if this were being done in a way where you were doubling as a food bank, place to stop by and get free food, CSA excess, and/or a place to invite other small farmer gardeners to able to also leave whatever they had in excess to contribute i think this would work really well and generate at least some money...as well as provide a place for people who were in need to get quality food. its possible if one was willing to sell the food as donation, it became known among people they could write IOU, and the suggested donations...that this may inspire other people who had more resources to support this...like someone might go out of the way to come and buy some of your food, because they knew you were also giving food, and "suggested donation" to other hungry people and they wished to support your project.


where i am at, and other places, there might be a code, permit, errr something weird...about putting up a stand, but i think in many places it would be totally cool and people wouldnt trip on it too much.

and actually, from what i know from doing random selling in various places, by accepting "donations" or suggested donations, you can even circumnavigate any laws about such. there is no way to make it illegal to give things away, and contrary to what many might think, "suggested donation" is actually a good way to get paid. more people will give you exactly that amount or more if you word your transaction in these terms. for my craftworks and such where i have done this, i OFTEN recieve MORE than i ask for if i word things in this way.

it would cool to be in the position to do this, and i think you would be able to generate at least a small additional income. seeing as how it would be easy if you werent tending it, and were already producing veggies/foods in a bit of surplus, it would just be a matter of building it and setting it up, and every couple of days putting the excess out.
 
leila hamaya
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leila hamaya wrote: i would figure, if i were to have a system like this, that anyone who desperately needed the food and couldnt pay i wouldnt care. but i know...i am odd that way



Craig Dobbelyu wrote:
I don't produce enough to have a farm stand (yet) but I would have no problem at all with people taking a few items for dinner, even if they couldn't pay. Feeding a hungry person is the kindest thing a person can do, even if it cost you a few bucks.

I'd only be pissed if one person completely wiped out the stand and tried to resell it or if they just destroyed the food for "fun". I know kids like to smash pumpkins around Halloween time and to a degree I understand that, after all nobody intends to eat that half-rotted jack-o-lantern on the porch. But just ruining good food seems cruel... and that bugs me.



yeah that would be weird, and it would be even weirder if someone tried to steal the money. taking the food wouldnt be a big deal. but...maybe i am optimistic...i think this would be only one out of every couple hundred people...who have it in them to act this way.
 
Walter Jeffries
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Craig Dobbelyu wrote:I don't produce enough to have a farm stand (yet) but I would have no problem at all with people taking a few items for dinner, even if they couldn't pay. Feeding a hungry person is the kindest thing a person can do, even if it cost you a few bucks.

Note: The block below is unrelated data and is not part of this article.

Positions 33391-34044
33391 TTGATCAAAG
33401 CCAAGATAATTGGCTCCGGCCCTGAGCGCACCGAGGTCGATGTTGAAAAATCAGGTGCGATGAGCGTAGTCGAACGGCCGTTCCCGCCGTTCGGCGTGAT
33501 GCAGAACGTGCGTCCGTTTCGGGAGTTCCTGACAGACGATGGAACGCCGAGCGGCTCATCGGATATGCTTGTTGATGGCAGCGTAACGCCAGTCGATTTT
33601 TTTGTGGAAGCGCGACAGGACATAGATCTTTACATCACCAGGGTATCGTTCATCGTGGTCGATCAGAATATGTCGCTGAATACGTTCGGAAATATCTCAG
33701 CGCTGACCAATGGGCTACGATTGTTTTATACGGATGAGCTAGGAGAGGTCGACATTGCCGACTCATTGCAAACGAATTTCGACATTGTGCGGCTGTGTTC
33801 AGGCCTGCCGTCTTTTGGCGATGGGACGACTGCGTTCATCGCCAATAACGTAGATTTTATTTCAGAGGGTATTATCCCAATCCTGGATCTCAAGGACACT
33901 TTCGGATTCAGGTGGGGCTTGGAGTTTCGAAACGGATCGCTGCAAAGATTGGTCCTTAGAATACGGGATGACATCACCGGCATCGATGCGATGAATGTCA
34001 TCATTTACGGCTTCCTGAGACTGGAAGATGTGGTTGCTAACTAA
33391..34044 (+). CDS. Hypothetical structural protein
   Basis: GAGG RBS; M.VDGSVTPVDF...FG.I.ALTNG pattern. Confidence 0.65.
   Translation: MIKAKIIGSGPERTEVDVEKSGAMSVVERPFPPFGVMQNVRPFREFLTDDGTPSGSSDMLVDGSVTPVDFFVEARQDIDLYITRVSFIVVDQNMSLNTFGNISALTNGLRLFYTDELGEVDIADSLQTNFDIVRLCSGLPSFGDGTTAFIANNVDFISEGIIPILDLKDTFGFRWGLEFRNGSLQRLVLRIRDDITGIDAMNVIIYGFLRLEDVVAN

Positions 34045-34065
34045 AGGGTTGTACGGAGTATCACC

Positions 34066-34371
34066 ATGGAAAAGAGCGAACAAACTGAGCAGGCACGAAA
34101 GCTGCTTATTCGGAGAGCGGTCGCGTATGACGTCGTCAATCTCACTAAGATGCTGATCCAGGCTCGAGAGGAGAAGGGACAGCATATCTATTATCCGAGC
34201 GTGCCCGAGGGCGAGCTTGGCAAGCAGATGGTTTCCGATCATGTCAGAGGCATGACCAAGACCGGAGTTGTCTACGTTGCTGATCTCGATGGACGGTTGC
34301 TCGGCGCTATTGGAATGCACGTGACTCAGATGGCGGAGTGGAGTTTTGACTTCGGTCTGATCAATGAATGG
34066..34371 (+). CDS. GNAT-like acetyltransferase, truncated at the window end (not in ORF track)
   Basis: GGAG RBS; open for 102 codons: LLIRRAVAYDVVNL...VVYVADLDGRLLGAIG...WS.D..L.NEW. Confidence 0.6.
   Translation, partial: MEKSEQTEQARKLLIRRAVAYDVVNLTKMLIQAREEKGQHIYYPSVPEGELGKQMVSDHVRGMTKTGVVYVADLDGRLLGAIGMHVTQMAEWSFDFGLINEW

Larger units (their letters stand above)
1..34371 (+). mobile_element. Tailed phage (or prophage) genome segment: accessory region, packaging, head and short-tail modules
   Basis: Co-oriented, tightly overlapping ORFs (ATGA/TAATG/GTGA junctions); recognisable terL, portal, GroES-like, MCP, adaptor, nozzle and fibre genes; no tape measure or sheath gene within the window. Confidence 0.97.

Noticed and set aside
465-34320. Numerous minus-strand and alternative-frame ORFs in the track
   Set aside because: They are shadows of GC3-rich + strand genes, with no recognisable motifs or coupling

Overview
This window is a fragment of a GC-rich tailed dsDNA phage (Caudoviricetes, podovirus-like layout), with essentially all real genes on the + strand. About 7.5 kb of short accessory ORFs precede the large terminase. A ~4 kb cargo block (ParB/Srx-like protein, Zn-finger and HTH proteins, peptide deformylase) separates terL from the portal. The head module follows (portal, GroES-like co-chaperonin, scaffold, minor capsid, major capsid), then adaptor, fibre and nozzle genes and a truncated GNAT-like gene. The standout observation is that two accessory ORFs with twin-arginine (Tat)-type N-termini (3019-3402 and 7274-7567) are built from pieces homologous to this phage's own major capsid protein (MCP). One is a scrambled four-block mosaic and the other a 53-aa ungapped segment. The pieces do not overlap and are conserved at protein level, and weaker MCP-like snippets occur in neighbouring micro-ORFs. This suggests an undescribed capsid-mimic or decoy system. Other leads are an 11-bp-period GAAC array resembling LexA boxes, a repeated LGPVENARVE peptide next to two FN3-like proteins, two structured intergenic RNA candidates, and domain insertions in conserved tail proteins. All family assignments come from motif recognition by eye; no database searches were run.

You assume that people steal because they're hungry and don't have the money to pay. I don't agree with that assumption. Not only that, my mortgage holder, utility and the town tax collector won't accept that excuse from me that I can't pay them because I donated food to the 'needy'. No, they won't accept the excuse but will instead foreclose on me taking away my land, cut off my electricity and phone taking away my ability to do business and take away my land (town). I farm. If I raise it and put it up for sale and someone steals it then they have stolen out of the mouths of my children. That is not acceptable. If I choose to give someone something that is one thing but it is not acceptable for them to simply take it because they choose not to pay. Harsh reality check for you: if they can get to the farm stand in almost all cases that means they choose to spend the money on a car and gasoline. If they can choose to do that then they can pay for the food.
 
Craig Dobbson
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Walter Jeffries wrote:

Craig Dobbelyu wrote:I don't produce enough to have a farm stand (yet) but I would have no problem at all with people taking a few items for dinner, even if they couldn't pay. Feeding a hungry person is the kindest thing a person can do, even if it cost you a few bucks.



You assume that people steal because they're hungry and don't have the money to pay. I don't agree with that assumption. Not only that, my mortgage holder, utility and the town tax collector won't accept that excuse from me that I can't pay them because I donated food to the 'needy'. No, they won't accept the excuse but will instead foreclose on me taking away my land, cut off my electricity and phone taking away my ability to do business and take away my land (town). I farm. If I raise it and put it up for sale and someone steals it then they have stolen out of the mouths of my children. That is not acceptable. If I choose to give someone something that is one thing but it is not acceptable for them to simply take it because they choose not to pay. Harsh reality check for you: if they can get to the farm stand in almost all cases that means they choose to spend the money on a car and gasoline. If they can choose to do that then they can pay for the food.